Wednesday, April 9, 2014

Zoning board votes 3-1 to allow McDonald's to have a 50-foot-tall sign on its lot in Green Gables development

The Golden Arches will tower over Midway.

The Woodford County Board of Zoning Adjustment voted 3-1 Monday night to allow McDonald's Corp. to erect a 50-foot-tall sign on the lot where it plans to build a restaurant, in the Green Gables development formerly known as the Weems property. The normal limit for an on-premise sign is 40 feet.

McDonald's is also expected to rent space from the state to put
its golden-arches logo sign on the services sign in this photo.
Gust Mecera, a McDonald's representative from Columbus, Ohio, told the board that the sign needed to be 50 feet high to be visible from eastbound Interstate 64. The company expects most of the restaurant's business will come from the interstate.

Mecera provided the board several photographs of a dummy sign hung from a boom truck showing the visibility of the proposed height. The captions said that the sign would not be visible half a mile from the eastbound exit, but would be visible a quarter-mile from it. Photos of the westbound approach, from which the sign would be even more visible, did not indicate the distance from the westbound exit. For those photos, in a 4-mb PDF, click here.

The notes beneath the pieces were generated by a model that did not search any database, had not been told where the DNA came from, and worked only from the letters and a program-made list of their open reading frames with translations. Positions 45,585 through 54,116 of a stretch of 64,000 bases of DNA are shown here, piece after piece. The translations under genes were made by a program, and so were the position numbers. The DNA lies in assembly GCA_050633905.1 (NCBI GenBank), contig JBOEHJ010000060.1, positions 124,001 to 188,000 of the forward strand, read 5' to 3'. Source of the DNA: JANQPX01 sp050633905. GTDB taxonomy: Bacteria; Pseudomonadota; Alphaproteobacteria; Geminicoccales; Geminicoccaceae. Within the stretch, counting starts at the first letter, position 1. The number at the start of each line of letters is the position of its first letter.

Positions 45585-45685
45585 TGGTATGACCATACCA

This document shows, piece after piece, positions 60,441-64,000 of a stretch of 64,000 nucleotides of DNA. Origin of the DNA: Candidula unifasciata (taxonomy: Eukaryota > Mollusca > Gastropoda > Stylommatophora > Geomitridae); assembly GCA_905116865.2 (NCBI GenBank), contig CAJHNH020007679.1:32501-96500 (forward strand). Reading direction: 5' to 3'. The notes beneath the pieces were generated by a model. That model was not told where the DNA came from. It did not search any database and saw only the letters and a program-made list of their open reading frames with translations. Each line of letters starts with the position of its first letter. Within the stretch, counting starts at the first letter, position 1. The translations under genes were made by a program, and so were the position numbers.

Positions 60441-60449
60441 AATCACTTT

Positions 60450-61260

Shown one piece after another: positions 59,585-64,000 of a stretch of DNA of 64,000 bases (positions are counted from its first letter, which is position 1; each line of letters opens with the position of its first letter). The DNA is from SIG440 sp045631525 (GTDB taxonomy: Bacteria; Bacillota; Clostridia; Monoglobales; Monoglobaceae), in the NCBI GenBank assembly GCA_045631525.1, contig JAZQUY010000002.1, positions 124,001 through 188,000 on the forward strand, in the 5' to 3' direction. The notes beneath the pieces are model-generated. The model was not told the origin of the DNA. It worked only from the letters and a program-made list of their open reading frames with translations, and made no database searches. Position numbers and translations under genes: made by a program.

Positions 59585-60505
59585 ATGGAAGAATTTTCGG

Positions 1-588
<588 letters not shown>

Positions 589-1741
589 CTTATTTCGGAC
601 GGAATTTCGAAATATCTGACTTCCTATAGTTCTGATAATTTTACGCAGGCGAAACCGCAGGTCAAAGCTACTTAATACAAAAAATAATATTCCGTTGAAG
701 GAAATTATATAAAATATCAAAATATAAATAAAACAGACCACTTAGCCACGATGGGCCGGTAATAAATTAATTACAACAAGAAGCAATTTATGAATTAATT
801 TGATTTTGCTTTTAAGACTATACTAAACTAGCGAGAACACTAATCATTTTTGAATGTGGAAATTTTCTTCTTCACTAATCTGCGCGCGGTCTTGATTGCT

Board Member Marjorie Evans of Versailles questioned whether the variance would set a precedent, but Board Chairman Tim Turney and Member Al Schooler of Midway said each request is judged independently and the board shouldn't base a decision of what might happen. Schooler moved to approve the variance and Evans voted against it.

The board's action is final. Variances do not have to be approved by the Planning Commission. McDonald's has not applied for a building permit, but its request for the sign variance, and the board's approval of it, appears to pave the way for the Golden Arches.

Developer Dennis Anderson of Anderson Communities said the variance was one of several things McDonald's wants before proceeding, but he said the negotiations are far enough along that an agreement between the two companies has been drafted.

This story will be expanded.

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